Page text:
South Florida Hospital News
Thursday August 6, 2020
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July 2008 - Volume 5 - Issue 1
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Legal Update Ė Amendment 7 Revisited Ė Whatís a Hospital to Do?

The Florida Supreme Courtís recent decision on Amendment 7, the "Patientís Right to Know About Adverse Medical Incidents" law, created as many questions as it answered. The Courtís opinion in Florida Hospital Waterman, Inc., v. Buster struck down the legislatureís limitations on disclosures. It held that the constitutional amendment giving patients access to records of adverse incidents, including some peer review records, applies retroactively to documents created before Amendment 7 passed in November 2004.

Almost as soon as the decision was published, medical staff members who had adopted a "wait and see" attitude began notifying hospitals that they will no longer participate in peer review activities. Fearing subpoenas forcing them to testify against colleagues based on notes and comments made during peer review, those who didnít refuse to participate have indicated that they will only participate in drastically different peer reviews.

Hospitals, which are required to conduct peer reviews, are challenged to address the concerns of their medical staffs while protecting the integrity of the peer review process. State licensing laws, Joint Commission accreditation, and Medicare Conditions of Participation all make peer review essential. Hospitals first must assure physicians that circumstances are not as dire as these reactions would indicate. Peer review committee records are not wholly exposed, and their members are no less protected than they were prior to Amendment 7ís passage. Further, hospitals should review and revise their peer review procedures to minimize disclosures under Amendment 7.

Amendment 7 gives access to records, not the testimony of individual reviewers. Among the concerns raised by peer reviewers is that Amendment 7 will provide a vehicle for medical malpractice litigants to make the reviewers unwilling experts on behalf of plaintiffs. On the contrary, the amendment does not require committee members to testify regarding their findings or determinations of adverse incidents. Furthermore, Amendment 7 did not undo existing protections for medical records, and does not supersede Federal and state privacy laws.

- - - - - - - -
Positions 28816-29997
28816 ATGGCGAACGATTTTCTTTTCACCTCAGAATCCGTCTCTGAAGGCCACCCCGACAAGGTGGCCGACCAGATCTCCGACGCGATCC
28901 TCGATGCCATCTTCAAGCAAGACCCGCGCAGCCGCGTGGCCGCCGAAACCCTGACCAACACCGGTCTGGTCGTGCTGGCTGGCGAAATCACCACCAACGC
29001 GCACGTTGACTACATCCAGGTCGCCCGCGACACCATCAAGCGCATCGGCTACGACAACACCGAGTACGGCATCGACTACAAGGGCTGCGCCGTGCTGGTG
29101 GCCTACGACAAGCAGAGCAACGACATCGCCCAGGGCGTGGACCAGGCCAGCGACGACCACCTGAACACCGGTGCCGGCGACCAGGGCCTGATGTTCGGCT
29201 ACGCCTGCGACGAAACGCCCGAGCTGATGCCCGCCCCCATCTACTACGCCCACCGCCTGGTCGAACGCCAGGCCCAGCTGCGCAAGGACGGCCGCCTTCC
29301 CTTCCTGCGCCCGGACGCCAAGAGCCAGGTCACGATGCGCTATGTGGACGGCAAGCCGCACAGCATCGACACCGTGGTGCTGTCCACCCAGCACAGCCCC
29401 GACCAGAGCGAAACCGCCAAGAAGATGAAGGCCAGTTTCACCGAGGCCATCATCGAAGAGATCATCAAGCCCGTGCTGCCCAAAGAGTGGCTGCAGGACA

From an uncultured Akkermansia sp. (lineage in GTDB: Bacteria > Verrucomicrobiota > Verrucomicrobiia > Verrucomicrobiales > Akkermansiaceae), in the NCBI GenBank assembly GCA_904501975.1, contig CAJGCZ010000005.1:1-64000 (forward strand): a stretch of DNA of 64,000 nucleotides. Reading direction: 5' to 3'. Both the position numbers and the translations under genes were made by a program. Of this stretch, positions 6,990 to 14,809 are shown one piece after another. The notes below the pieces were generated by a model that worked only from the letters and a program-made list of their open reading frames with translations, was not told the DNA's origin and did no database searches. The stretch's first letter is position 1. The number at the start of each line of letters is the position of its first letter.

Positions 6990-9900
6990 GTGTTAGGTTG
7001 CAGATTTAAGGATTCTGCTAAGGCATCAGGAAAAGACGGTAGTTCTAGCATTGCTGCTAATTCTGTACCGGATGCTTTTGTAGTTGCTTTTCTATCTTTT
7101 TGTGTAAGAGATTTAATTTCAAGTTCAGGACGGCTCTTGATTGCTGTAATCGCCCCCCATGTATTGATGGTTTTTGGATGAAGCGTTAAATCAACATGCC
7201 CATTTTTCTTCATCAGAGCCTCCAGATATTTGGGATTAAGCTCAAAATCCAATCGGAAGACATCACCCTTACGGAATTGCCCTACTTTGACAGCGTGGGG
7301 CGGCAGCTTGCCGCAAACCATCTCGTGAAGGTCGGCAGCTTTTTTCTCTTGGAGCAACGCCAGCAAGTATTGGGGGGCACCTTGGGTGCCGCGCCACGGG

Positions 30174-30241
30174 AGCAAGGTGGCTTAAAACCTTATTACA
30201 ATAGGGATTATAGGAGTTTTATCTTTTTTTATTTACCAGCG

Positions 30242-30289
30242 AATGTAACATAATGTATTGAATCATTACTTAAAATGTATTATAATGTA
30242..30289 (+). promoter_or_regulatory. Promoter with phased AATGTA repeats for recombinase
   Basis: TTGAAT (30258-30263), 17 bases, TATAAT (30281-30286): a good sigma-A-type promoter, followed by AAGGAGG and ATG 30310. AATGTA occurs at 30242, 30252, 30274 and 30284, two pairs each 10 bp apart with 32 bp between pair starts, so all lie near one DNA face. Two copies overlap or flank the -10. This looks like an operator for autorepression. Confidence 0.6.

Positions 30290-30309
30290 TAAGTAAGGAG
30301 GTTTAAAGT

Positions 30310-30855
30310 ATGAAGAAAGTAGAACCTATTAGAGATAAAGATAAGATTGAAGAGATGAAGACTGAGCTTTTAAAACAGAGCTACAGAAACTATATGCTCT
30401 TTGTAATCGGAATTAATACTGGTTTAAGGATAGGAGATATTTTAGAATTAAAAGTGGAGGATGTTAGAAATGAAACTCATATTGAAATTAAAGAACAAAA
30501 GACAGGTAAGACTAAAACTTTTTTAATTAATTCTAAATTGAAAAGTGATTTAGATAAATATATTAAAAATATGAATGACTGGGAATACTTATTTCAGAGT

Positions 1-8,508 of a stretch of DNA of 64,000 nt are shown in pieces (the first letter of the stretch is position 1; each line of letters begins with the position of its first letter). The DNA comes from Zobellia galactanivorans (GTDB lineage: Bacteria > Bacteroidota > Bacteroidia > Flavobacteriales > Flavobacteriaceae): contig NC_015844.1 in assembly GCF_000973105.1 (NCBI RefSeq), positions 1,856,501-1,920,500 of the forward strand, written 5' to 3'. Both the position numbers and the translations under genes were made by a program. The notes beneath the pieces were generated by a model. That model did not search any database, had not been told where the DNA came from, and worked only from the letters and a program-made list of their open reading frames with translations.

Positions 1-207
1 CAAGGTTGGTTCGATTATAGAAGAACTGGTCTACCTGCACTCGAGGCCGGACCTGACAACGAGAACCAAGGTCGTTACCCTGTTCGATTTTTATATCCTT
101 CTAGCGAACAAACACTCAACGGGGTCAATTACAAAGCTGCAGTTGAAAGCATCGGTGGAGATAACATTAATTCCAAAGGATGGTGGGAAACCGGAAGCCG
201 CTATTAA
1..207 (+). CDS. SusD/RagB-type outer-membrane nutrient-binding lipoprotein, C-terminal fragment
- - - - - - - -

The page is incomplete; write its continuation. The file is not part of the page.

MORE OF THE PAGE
Hospitalsí risk, quality and medical staff managers should work with counsel to design and implement effective peer review policies and procedures that satisfy state and Federal regulations, as well as protect the important practice of self-auditing. They should also establish criteria for identifying documents that meet Amendment 7ís definitions to minimize inadvertent or unnecessary disclosures, and educate committee members and staff on creating records without superfluous commentary. Hospitals may also consider establishing policies for referring cases for external review.

An effective peer review process combines an understanding of legal requirements as well as the roles and responsibilities of peer review committee members. Hospital counsel can assist managers in drafting these policies and creating a peer review manual to reassure committee members of the importance and security of the peer review process.

Peer review remains an effective and vital self-assessment tool. In light of recent court decisions, medical staff may need reassurance that their participation remains necessary and protected. Yet, with proper planning and safeguards, hospitals can continue to perform peer reviews that not only focus on patient care and safety, but also support the integrity of the process.

Vanessa A. Reynolds is Of Counsel in the Fort Lauderdale office of Broad and Cassel and is a member of the Firmís Health Law Practice Group. She can be reached at (954) 764-7060 or vreynolds@broadandcassel.com. Joanne Charles also is a member of the Health LawPractice Group in the same office of the statewide firm. She can be reached at jcharles@broadandcassel.com.
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